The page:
why the russian revolution?

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why the russian revolution?
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this actually does come up, at least in my head, sometimes.

i assume i am right that the russian revolution, as opposed to cuban, chinese or whatever, had a lot more potential, was proletarian etc.?

for what reason is that said?

In Russia (and in Germany and

In Russia (and in Germany and a number of other places around the same time) the proletariat was actually organizing itself in workers' councils and challenging the bourgeois state. In China, Cuba. et. al. there weren't really revolutions from below, but the seizure of power by part of the bourgeoisie, which appropriated certain Marxist phrases and symbols to make themselves look radical and to endeer themselves to the Soviet bloc.

i am not disagreeing :-)how

i am not disagreeing :-)

how do you identify bourgeois as opposed to proletarian? the existence and support of workers' councils??



edited to add that i guess it's a confluence of factors. theory, militant history of the contending parties, the existence of workers' councils, all sorts. a basic / simple question, that could i suppose lead to a full - if not revealing, answer.

The active involvement of the

The active involvement of the working-class as a class for starters. The vanguard of the Chinese proletariat had been massacred; the peak of which was the bloodletting at the Shanghai Commune in 1927. By the 1930's, the Communist Party of China was in the hands of those who sought to chart a non-communist course, in line with the direction of the Soviet Union and Stalinist Comintern. The model of the Soviet Union, following the degeneration of the revolution, became what each of these so-called 'socialist' or 'workers' states, following a civil war, national liberation war or coup d'etat, would try to emulate and install. The command economy and one-party-state is an inefficient way to organize production; but it did have a specific purpose in the context of decadent capitalism. Decadence theory tells us that no new nation-states could develop independently the way the original, advanced capitalist nations (the central capitalist nations- Western Europe, US, Japan was the last to join this small group)- all of these underdeveloped or colonized regions and nations were at the mercy of the central capitalist nations (imperialism). By following the Soviet model of a command economy presided over by a one-party-state, these nations could rapidly industrialize- but at a tremendouos cost (including internal contradictions- the kind that disintegrated the Soviet Union and Yugoslavia when they tried to carry out reforms necessary to capital accumulation).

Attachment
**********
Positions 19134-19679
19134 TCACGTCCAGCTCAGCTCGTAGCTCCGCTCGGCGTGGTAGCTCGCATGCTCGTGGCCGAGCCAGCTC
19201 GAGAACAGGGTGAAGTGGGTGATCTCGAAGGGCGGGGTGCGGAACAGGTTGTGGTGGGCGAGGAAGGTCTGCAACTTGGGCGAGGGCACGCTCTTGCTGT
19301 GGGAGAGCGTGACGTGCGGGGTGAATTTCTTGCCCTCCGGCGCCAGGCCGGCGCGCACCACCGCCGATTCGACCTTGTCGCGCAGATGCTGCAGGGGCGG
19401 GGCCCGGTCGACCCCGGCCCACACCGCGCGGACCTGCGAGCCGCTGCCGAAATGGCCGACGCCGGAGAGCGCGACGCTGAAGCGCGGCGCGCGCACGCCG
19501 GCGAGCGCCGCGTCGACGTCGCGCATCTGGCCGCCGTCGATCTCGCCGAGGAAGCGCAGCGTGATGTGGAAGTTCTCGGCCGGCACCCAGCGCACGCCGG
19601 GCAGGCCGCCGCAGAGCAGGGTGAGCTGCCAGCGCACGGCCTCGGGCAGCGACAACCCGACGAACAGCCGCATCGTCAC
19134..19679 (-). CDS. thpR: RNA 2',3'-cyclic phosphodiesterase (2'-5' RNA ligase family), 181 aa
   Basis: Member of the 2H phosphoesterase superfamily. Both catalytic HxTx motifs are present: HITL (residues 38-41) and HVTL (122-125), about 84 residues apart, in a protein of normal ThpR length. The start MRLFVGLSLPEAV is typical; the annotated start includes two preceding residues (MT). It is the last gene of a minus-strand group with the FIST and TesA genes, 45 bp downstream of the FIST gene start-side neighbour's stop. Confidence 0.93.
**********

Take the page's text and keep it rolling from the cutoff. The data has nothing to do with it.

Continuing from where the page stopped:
China, Cuba, and all of the other states had to accelerate development within the boundaries of what is possible in decadent capitalism.

But in none of these cases, China, Cuba, Vietnam, etc. were the working-class acting as a revolutionary class (self-organized, taking over production and distribution, organizing self-defense by mass arming of workers, etc.). In each case a small group seized state power on the backs of popular discontent over the terrible conditions imposed on peripheral nations or regions. Armies were raised from peasants based on the traditional bourgeois agrarian reforms, the type carried out a century earlier in most central capitalist nations: promises to break up the landed estates and give land to the tiller. Mao wrote extensively in the 1930's, before the successful capture of all of mainland China in 1949, that areas under the control of the Chinese Red Army were instituting the kinds of agrarian reforms that bourgeoisie had traditionally offered. Trotsky was right about 1 thing- in the peripheral nations, the national bourgeoisie was not in a position to carry out the tasks of the bourgeois revolution. He was wrong that these tasks can be carried out by the organized working-class when its party has state power.